One of Birmingham’s architectural and historic gems is being kept under wraps to make money for the owner, it has been alleged.
Now the city’s planning committee has ordered an investigation of work being done at the Methodist Central Hall in Corporation Street to check it is genuine.
The landmark building’s ornate Victorian brickwork has been shrouded in scaffolding and a huge advertising banner since 2005, so that restoration work could be carried out.
The Central Hall is grade II-listed by English Heritage, one of the highest forms of preservation order for a building and architecture.
Now the owner wants its third temporary planning permission for the banner, claiming that the economic downturn has slowed down their ability to complete the work. The previous temporary planning permission has expired.
But building tenant William Noblett, who runs Michelle’s La Bastille French restaurant, claims they are simply stalling to earn more income from the adverts.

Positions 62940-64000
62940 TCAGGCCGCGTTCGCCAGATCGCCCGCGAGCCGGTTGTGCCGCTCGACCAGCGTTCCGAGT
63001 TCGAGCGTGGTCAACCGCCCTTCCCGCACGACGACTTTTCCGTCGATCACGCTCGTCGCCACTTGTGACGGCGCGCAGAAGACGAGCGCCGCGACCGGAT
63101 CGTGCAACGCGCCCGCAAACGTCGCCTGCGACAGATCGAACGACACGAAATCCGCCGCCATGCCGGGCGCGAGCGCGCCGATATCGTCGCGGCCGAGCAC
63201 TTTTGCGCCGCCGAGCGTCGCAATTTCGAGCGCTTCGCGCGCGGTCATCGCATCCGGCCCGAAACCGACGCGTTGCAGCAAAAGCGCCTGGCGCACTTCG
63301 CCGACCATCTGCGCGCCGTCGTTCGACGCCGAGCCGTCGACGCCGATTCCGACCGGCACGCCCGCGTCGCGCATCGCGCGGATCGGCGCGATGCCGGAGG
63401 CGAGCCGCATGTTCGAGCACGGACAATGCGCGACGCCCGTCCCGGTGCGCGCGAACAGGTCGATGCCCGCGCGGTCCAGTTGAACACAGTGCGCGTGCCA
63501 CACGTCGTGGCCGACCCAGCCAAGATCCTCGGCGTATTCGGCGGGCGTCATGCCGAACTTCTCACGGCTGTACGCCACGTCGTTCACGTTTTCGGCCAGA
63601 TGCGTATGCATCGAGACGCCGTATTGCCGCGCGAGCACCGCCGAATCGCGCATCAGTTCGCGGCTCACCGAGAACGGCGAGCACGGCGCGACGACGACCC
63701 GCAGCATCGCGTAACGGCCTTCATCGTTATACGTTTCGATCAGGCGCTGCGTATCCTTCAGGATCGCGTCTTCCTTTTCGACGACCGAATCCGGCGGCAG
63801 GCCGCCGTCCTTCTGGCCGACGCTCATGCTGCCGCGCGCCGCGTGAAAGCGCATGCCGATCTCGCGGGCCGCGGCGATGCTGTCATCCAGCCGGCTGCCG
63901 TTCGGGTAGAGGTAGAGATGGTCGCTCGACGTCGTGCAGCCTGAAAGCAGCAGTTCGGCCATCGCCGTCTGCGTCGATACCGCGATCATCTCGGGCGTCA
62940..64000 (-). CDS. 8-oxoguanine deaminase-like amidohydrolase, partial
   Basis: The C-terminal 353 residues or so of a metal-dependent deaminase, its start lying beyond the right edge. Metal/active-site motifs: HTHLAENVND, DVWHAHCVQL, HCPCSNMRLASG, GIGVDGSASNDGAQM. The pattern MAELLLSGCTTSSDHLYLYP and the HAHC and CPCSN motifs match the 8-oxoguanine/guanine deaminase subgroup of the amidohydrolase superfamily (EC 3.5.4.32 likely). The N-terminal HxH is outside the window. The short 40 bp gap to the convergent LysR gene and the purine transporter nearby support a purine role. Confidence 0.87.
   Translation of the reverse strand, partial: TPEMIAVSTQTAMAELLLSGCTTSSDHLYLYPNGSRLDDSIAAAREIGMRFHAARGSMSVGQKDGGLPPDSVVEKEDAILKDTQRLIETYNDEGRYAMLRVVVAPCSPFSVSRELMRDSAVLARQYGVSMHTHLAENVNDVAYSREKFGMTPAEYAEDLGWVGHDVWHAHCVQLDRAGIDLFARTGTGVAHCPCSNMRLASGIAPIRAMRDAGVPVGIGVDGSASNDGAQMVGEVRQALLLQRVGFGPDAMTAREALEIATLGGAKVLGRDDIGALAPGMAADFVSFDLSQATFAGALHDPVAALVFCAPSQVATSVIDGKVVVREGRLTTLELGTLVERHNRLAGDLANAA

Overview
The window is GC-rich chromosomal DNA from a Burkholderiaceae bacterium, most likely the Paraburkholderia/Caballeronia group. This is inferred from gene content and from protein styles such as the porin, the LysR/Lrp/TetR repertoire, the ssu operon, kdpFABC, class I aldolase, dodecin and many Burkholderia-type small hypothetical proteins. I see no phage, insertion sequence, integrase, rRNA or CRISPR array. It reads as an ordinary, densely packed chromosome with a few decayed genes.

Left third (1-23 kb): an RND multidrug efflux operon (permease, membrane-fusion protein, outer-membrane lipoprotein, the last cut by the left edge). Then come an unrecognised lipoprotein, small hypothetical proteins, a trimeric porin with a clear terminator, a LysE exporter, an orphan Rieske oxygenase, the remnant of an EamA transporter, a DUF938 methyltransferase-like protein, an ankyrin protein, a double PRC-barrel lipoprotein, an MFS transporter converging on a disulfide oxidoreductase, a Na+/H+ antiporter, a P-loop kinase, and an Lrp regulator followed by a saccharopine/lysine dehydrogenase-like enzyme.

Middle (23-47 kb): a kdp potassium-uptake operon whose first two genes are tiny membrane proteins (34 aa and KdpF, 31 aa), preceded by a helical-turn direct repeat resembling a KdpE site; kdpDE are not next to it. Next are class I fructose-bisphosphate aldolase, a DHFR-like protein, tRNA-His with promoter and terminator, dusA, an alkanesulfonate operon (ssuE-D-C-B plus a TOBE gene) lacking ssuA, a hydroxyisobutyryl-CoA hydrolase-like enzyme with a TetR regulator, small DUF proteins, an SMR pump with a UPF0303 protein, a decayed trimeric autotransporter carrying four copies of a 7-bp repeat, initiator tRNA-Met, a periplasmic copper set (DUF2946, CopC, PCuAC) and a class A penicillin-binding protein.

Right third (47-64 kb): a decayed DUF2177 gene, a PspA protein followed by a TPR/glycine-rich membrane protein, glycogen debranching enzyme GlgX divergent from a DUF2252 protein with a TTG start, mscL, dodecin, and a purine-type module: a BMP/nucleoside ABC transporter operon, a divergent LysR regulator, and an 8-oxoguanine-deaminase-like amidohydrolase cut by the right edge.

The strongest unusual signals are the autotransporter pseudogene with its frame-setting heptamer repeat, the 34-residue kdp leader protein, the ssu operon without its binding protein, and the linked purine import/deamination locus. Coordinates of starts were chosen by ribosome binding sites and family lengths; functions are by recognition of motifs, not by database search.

He told the planning committee that the scaffolding had no platforms or landings for workmen to check brickwork or window frames – that it was simply there to support the banner.
He said: “This is one of the finest buildings in the city but there has been no building or restoration work for the last 13 months.
“This banner is an ugly and a grotesque scar, not only on a special building, but on the city.”
The allegation was denied by the applicant advertising firm Signature Outdoor Limited, whose spokesman Steve George said: “Restoration and repair work has been carried out. But due to the economic downturn the plans have changed.
“This cover provides protection for the building and the delicate brickwork. The scaffold is essential for replacing the windows.”
But the planning committee was not convinced.
Council planning officials had claimed there was “sufficient justification” to grant a further temporary approval for the banner, but the committee postponed making a decision and ordered officials to fully investigate the extent of works on the building.